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Our Mission

The National WWII Museum tells the story of the American experience in the war that changed the world—why it was fought, how it was won, and what it means today—so that all generations will understand the price of freedom and be inspired by what they learn.

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Events & Public Programs

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D-Day Live Lesson

06/04/2020 | 11:00 AM - 11:30 AM

Students and families—as we near the 76th anniversary of D-Day, join Michael Arvites and Laura Romero-Ballesteros, both Master Teachers and alumni of the Museum’s Summer Teacher Institute, for a live interactive webinar on Operation Overlord, in which you will analyze the strategic decisions of military planners and how the Allies pulled off the greatest amphibious invasion in history.

A Conversation with George Sarros, D-Day Veteran

06/05/2020 | 11:00 AM - 12:00 PM

The Museum's mission is built upon its collection of oral histories, and getting to share the accounts with our audience puts a deeply personal spin on the Museum experience. Join Curator of Oral History Joey Balfour as he discusses the Normandy landings with George Sarros, a Navy veteran who served as a Motor Machinist’s Mate 3rd Class aboard USS LST-515.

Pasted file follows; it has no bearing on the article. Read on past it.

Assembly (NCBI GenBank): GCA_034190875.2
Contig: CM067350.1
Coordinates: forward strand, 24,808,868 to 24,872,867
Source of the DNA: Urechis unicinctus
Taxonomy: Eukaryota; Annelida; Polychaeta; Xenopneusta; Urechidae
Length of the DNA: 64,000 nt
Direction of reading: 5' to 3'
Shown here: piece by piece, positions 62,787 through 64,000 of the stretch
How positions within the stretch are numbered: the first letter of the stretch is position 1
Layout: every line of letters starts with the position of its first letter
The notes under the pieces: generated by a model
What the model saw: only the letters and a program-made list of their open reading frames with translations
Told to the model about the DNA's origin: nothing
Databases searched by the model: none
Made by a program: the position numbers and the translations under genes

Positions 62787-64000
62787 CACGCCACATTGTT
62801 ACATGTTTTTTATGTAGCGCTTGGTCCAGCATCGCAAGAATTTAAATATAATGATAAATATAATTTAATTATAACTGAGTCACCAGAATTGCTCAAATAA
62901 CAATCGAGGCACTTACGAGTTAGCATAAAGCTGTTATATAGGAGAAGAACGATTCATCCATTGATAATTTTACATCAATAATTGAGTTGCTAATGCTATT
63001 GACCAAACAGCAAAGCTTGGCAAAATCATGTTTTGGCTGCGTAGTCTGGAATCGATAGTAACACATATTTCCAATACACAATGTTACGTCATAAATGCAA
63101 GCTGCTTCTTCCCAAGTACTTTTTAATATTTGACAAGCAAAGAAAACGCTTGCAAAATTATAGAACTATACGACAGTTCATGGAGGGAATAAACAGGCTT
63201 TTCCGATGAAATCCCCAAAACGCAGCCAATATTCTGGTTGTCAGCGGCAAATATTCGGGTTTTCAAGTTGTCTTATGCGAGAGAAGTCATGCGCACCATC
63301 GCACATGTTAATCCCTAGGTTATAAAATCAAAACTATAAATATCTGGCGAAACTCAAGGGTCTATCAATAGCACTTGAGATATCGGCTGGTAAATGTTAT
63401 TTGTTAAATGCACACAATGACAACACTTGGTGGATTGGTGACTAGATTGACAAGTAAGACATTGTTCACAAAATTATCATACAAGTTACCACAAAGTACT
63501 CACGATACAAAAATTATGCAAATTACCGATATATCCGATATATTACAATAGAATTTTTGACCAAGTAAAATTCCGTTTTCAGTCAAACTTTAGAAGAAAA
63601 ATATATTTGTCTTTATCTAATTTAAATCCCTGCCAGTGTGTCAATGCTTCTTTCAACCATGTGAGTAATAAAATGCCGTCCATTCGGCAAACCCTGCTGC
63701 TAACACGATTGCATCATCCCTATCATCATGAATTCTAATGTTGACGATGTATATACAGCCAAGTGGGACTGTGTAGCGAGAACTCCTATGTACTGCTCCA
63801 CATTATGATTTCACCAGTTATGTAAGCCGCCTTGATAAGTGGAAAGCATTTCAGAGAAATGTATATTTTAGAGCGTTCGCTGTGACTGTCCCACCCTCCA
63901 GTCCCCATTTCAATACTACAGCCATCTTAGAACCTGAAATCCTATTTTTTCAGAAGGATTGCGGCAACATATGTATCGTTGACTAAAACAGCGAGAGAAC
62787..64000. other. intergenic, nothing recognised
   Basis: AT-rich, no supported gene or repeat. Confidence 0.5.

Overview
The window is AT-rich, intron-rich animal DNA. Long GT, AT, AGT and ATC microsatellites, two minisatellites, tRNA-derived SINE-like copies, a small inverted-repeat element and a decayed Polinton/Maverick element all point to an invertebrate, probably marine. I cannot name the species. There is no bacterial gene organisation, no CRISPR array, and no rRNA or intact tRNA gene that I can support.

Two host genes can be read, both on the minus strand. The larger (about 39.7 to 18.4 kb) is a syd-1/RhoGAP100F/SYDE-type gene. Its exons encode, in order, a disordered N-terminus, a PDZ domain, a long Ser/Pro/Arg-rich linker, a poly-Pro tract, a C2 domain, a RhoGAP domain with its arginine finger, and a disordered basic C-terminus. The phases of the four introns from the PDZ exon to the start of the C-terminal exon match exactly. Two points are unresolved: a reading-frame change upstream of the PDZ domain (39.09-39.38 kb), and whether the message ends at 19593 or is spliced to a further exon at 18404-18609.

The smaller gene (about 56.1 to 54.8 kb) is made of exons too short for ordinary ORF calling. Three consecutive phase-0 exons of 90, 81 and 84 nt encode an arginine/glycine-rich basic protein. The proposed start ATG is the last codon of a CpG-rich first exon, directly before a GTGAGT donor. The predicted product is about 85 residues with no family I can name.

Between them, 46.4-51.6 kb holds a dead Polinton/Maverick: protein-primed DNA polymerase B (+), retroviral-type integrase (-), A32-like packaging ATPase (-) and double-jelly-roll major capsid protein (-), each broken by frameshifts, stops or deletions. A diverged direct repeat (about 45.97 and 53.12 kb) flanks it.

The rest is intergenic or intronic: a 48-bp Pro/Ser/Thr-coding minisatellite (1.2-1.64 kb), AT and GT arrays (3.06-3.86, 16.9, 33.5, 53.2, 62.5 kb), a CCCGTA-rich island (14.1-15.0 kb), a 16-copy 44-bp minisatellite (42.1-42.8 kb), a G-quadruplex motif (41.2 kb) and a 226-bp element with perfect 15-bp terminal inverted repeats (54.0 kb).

A LIMITED PODCAST SERIES FROM THE NATIONAL WWII MUSEUM

"To The Best of My Ability"

Episode 2 – Death Stand

The war in Europe was over, but fighting raged in the Pacific. “We are only half-through,” Truman declares to the American people. He was right. The Battle of Okinawa (April 1 -- June 22, 1945) was one of the hardest-fought in the history of the US military. Okinawa is a mass of mountains, jungle, and mud, and the battle generated monstrous casualties on both sides: 93,000 Japanese, 12,000 US, and 140,000 Okinawan civilians. Just days into his presidency, Commander-in-Chief Truman was presiding over a bloodbath.

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